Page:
Visioning Exercise Imagines Future of SBE at NSF
May 26, 2022
The Advisory Committee (AC) for the Social, Behavioral, and Economic (SBE) Sciences Directorate at the National Science Foundation (NSF) met on May 20 , chaired by Dr. Dominique Brossard, from the University of Wisconsin, Madison. The committee experimented with a shortened format, meeting for just one day rather than the two full days that has been traditional.
Dr. Kellina Craig-Henderson, Acting Director of SBE, and other senior staff shared updates on directorate programs, budget, and activities, including recent staffing changes. Notably, Dr. Craig-Henderson announced that Dr. Joan Sereno has been hired as the incoming Director of the Division of Behavioral and Cognitive Sciences (BCS). Dr. Sereno, a linguist from the University of Kansas and member of FABBS member society Psychonomics, will take over when Dr. Marc Sebrechts completes his rotation in August and returns to his position at the Catholic University of America.
The AC heard from Dr. Vipin Arora and Dr. John Finamore , the Deputy Division Director and Chief Statistician respectively, from the National Center for Science and Engineering Statistics (NCSES). They highlighted that the President’s Fiscal Year 2023 Budget Request calls for additional staff at NCSES, which is currently understaffed compared to the other major federal statistical agencies.
Dr. Sandra Graham, AC member and former FABBS Board member, asked about demographic data collection, both in NCSES surveys and NSF’s administrative collection of applicant and reviewer data. She suggested that more detailed data collection and reporting, specifically disaggregated data, would allow NSF to better track the impacts of their efforts to improve diversity in STEM, while also providing more useful data for researchers.
NCSES staff assured Dr. Graham that they are looking at ways to expand the data they collect while maintaining its usefulness and usability. The Office of Management and Budget (OMB) at the White House coordinates standardized data collection practices across federal agencies, limiting the ability of NCSES to make changes on its own. Nonetheless, NCSES staff regularly meet with OMB and colleagues across federal statistical agencies to address these questions. As one example, Dr. Finamore relayed that there have been discussions about moving from a five-option question on race to one that includes 14 options, allowing responses to be broken into more precise sub-groups.
In hearing from NSF Director Sethuraman Panchanathan, the AC was asked to think about how SBE supports the broader mission of the agency, and how best to integrate with and make the most of new initiatives, such as the new Directorate for Technology, Innovation, and Partnerships (TIP). One area of strong agreement was that the current review process can be a key roadblock to interdisciplinary research, suggesting that reviewers can be partial to the familiar, to the detriment of exciting and innovative new science. One idea proposed that NSF might conduct pre-panel training on the language and approaches of other relevant disciplines to help reviewers better understand interdisciplinary proposals.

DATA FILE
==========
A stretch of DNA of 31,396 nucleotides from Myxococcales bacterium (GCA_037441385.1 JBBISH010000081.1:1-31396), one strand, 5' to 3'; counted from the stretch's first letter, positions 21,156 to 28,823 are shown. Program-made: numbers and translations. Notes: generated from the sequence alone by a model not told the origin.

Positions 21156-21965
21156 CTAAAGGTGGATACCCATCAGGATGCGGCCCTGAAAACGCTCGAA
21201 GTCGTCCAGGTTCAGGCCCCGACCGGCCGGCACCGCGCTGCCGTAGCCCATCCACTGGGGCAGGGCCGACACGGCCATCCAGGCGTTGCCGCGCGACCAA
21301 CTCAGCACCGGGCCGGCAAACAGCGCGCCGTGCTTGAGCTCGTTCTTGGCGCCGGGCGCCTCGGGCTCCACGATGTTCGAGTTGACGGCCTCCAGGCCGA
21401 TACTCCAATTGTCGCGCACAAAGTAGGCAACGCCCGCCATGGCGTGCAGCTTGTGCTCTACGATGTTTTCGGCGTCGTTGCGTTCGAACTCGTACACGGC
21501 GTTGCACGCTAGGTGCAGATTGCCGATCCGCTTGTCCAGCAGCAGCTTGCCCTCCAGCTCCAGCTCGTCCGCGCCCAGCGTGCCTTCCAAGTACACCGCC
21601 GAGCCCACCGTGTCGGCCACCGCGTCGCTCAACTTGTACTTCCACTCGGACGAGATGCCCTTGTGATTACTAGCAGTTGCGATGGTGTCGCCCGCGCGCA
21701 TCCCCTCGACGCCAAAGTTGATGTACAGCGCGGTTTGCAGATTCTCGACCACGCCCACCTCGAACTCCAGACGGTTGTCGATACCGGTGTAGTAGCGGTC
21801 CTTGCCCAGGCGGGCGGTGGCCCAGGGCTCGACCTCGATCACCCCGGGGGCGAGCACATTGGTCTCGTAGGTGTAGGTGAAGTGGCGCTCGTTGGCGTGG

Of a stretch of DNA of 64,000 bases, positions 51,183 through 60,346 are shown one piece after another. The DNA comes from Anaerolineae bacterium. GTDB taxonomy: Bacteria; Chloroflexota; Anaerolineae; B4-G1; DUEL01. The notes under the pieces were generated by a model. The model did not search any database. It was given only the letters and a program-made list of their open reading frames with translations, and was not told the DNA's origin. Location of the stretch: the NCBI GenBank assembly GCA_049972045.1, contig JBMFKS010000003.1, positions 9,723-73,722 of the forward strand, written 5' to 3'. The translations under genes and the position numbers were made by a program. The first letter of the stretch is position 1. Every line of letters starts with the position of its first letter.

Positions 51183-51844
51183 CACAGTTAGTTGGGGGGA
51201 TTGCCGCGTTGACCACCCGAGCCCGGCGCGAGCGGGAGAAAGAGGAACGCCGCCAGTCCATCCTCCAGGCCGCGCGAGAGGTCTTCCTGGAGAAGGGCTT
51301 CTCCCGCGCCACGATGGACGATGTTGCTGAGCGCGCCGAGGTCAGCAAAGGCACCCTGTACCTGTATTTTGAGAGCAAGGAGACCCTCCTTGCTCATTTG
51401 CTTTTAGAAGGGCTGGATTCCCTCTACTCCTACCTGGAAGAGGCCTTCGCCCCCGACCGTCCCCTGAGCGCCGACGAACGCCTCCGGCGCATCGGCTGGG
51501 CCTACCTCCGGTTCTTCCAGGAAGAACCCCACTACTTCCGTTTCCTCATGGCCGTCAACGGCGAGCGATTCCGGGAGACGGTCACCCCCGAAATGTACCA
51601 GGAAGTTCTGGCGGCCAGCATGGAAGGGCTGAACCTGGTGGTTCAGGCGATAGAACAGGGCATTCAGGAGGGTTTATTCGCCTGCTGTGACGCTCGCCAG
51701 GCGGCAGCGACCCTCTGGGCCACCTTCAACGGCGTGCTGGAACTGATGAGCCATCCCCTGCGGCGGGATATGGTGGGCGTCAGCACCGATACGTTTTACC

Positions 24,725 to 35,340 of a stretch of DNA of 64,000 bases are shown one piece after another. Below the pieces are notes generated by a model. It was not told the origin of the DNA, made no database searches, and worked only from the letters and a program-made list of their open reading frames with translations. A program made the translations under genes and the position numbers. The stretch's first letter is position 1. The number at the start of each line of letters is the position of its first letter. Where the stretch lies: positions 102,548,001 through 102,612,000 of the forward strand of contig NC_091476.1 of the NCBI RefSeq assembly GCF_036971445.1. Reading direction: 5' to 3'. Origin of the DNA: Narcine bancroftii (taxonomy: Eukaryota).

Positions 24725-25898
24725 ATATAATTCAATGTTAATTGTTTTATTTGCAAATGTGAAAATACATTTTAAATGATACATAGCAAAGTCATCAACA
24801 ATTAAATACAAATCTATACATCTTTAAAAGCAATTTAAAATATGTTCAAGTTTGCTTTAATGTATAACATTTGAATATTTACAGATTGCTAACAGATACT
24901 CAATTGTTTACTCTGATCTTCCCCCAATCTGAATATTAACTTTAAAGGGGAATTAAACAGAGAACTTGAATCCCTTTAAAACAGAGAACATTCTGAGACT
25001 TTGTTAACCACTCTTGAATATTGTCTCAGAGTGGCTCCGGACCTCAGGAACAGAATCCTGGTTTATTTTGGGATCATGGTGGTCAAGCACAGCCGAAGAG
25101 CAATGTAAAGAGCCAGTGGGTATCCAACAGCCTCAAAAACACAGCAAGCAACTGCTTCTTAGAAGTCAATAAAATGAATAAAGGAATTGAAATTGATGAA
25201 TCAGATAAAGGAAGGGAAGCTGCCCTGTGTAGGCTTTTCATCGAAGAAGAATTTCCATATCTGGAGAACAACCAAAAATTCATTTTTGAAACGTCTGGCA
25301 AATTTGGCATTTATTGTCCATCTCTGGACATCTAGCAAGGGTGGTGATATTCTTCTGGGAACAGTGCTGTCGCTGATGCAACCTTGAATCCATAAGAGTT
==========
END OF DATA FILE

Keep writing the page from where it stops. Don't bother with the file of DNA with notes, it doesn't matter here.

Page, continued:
Finally, the AC members broke into small groups for a “Visioning Exercise” to brainstorm on the future of SBE. Dr. Craig-Henderson challenged the Committee to address four big-picture questions:
- Is “Social, Behavioral, and Economic Sciences (SBE)” the best name for the Directorate?
- Should SBE’s programs be bounded along disciplinary lines or by research cluster (or theme)?
- Are there areas of research represented in SBE currently that are no longer a priority?
- What are the opportunities and challenges for the SBE sciences to establish and nurture relevant to partnerships outside of NSF?
Members of the AC generally agreed that the Directorate’s programs are too numerous and do not follow consistent organizing principles. Dr. Adam Russell, a member of the Committee with experience at the Defense Advanced Research Projects Agency (DARPA), suggested that the Directorate could adapt an element of the DARPA model by which programs would automatically expire after a set period of time, necessitating proactive rather than passive renewal.
The Committee seemed unsure about a potential name change, but offered a number of suggestions that might do a more succinct job of capturing the breadth of disciplines supported by SBE, including “Human Systems” among others.
The discussions provided useful feedback that the Directorate will be able to build on going forward.